To the editor:
In “Remember What It Means to Be a Student,” Colton Poore ’20 writes, “Over the past three years, I’ve felt that I’ve had my desire to learn sucked out of me with memorization, regurgitation and prayers of scoring at least the mean.” This is a result of a culture that prioritizes the measurable over the meaningful.
I usually have a blue shirt on. The shirt is clearly blue. However, as a professor, if I told Cornell students that my shirt is red and then gave them a test with one question on it — “What color is my shirt?” — 95% would answer, without hesitation, “Red,” regardless of whether I am speaking one-on-one, in a small group or in a large auditorium (just ask my students, advisees and anyone else who would be around to watch). I would tell them that we are here to teach them how to observe nature and to develop the courage of their convictions to explain their observations and conclusions using reasoning. Then I would ask them how a drunk would respond to my question, and would they all say, “Blue.” This would then lead into a discussion on Bob Marley’s “Redemption Song,” in which he sings, “Emancipate yourselves from mental slavery. None but ourselves can free our minds,” which is based on the words of Jamaican activist Marcus Garvey.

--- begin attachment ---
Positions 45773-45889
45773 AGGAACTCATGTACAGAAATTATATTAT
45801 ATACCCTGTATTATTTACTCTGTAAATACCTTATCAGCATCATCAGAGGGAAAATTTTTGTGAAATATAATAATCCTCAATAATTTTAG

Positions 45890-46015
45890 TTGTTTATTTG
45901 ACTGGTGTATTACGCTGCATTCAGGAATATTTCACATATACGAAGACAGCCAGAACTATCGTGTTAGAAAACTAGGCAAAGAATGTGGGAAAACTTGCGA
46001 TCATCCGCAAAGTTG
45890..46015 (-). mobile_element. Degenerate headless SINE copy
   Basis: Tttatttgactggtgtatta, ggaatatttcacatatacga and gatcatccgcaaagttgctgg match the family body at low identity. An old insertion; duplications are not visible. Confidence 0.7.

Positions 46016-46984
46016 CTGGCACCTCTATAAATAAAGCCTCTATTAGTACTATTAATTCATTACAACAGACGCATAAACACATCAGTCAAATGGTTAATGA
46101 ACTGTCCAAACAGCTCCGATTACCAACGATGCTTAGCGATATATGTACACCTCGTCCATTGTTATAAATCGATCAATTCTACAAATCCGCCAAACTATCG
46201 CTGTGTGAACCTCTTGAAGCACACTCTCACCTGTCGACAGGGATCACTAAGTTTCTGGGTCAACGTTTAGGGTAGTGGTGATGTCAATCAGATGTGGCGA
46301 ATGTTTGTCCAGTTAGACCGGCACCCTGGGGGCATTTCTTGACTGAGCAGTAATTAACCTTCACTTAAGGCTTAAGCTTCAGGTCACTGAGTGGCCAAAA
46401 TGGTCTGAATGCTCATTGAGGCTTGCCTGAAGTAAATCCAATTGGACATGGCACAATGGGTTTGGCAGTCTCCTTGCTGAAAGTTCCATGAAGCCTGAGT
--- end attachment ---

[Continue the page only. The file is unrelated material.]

Poore also writes, “It’s tragic that the world makes us feel as though we have to hide what we really love in order to fit in.” This semester, I am on sabbatical at the University of Massachusetts Amherst. If I asked students here the same question, 10% would answer “Red.” Ten percent is still too high. I am afraid that at the elite world of Cornell, we are teaching people to become test takers and not students. In a word, we are teaching students to be compliant. We are not heeding the warnings of Aldous Huxley, Marcus Garvey, George Orwell, Neil Postman and Bob Marley.
Prof. Randy Wayne, plant biology